Global shipping industry agrees to deep cuts in pollutants

By: Jason Whittaker


The global shipping industry has reached an historic agreement on environmental management that will see it slash emissions of pollutants

The global shipping industry has reached an historic agreement on environmental management that will see it slash emissions of pollutants by up to 90 percent.

The unanimous decision by the International Maritime Organisation's (IMO) Marine Environment Protection Committee (MEPC) will see further cuts in sulphur levels in the fuel used by ships.

The IMO has agreed to a progressive reduction in the global cap on sulphur content in marine fuel from the current 4.5 percent to 0.5 percent by 2020.

Marine fuels containing smaller amounts of sulphur produce fewer emissions of sulphur oxide - a cause of acid rain and 60,000 premature deaths worldwide each year, particularly amongst people with respiratory illnesses.

The international shipping industry, which carries around 90 percent of world trade by volume on about 50,000 merchant vessels, accounts for about 6 to 12 percent of global sulphur oxide emissions.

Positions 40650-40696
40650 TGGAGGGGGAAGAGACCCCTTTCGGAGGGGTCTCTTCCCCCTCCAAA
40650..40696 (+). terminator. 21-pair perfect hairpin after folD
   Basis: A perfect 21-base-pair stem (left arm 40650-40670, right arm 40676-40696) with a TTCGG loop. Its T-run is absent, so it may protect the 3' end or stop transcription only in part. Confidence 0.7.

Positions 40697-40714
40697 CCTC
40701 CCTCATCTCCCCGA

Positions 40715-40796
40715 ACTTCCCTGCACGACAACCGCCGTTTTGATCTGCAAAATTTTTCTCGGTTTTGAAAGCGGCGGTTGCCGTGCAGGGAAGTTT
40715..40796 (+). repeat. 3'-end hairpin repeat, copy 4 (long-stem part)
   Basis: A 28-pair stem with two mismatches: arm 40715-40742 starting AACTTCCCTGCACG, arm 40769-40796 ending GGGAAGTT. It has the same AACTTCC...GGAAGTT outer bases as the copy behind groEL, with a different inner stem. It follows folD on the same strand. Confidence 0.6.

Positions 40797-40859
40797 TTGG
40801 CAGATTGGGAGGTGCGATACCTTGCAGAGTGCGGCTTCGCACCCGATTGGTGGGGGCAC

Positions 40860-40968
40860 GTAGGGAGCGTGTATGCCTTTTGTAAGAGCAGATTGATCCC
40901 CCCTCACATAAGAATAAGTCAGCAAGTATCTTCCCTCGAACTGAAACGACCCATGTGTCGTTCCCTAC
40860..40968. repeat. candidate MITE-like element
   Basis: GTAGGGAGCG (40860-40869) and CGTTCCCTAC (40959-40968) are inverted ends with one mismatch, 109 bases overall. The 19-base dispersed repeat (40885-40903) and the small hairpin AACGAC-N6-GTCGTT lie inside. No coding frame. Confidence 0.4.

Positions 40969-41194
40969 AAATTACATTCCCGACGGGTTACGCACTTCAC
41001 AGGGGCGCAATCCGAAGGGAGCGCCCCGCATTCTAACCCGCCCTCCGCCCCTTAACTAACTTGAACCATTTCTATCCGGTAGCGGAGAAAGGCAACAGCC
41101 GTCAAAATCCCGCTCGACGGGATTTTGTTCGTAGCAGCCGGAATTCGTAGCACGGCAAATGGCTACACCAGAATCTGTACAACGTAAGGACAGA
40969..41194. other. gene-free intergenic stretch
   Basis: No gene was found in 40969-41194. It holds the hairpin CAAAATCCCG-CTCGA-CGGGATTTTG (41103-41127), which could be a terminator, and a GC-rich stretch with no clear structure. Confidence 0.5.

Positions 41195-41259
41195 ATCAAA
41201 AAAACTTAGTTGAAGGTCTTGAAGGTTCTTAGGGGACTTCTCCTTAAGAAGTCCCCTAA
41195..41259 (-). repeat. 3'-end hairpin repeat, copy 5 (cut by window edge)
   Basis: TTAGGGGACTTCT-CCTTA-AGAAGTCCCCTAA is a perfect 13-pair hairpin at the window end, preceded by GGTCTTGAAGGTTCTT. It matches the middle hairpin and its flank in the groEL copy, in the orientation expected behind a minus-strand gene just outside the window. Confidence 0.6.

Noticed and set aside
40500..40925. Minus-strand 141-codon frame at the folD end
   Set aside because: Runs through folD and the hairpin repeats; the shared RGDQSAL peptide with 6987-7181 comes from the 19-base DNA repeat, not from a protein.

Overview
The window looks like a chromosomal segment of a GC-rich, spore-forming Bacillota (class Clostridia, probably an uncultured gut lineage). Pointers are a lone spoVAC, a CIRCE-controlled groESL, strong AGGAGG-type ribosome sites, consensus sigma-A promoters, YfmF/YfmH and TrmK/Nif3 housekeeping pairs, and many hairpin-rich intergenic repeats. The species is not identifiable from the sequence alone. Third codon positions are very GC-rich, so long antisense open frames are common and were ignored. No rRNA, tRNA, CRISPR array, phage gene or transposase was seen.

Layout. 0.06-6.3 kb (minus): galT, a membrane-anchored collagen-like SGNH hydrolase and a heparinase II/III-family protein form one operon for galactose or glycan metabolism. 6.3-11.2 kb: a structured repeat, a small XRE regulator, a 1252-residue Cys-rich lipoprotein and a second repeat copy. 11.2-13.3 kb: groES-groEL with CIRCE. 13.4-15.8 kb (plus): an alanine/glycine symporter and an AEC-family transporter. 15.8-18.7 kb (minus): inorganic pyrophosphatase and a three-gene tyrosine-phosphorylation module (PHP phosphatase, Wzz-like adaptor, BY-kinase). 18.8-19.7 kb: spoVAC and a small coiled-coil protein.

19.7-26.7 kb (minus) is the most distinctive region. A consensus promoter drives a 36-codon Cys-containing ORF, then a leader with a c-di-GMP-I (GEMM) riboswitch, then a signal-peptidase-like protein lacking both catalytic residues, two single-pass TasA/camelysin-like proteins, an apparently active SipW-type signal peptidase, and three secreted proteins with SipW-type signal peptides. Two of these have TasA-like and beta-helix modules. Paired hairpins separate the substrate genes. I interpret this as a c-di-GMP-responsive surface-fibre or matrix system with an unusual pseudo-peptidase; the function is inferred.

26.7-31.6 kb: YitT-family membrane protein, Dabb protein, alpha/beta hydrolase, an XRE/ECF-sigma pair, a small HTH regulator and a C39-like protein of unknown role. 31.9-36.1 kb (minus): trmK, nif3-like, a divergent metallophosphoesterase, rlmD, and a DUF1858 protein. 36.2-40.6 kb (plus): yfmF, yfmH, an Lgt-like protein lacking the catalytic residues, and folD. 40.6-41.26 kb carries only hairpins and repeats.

The Australian Government has welcomed the move, which it says will achieve significant health and environmental benefits.

Transport Minister Anthony Albanese says the decision delivers cleaner fuel while giving oil refineries the time and certainty to make the necessary operational changes.

Albanese also welcomes the proposed implementation date of 2020 for the final stage of the global cap – subject to a review in 2018 – which he says allows time for the issues surrounding availability of the new cleaner marine fuel to be addressed.

The new marine fuel quality standards are likely to be ratified at the October meeting of the MEPC.

Speaking at the close of last week's meeting, IMO Secretary-General Efthimios said "it will certainly be one of IMO's finest hours when this happens six months from now".

Albanese says there is need for urgency, with sulphur oxide emissions from ships 213 times higher than those from all cars and 97 times higher those from the aviation sector.

"Under the Rudd Labor Government, Australia is playing a positive and active role in international organisations, such as IMO, as a means of both protecting our national interest and advancing global action on collective challenges," he says.

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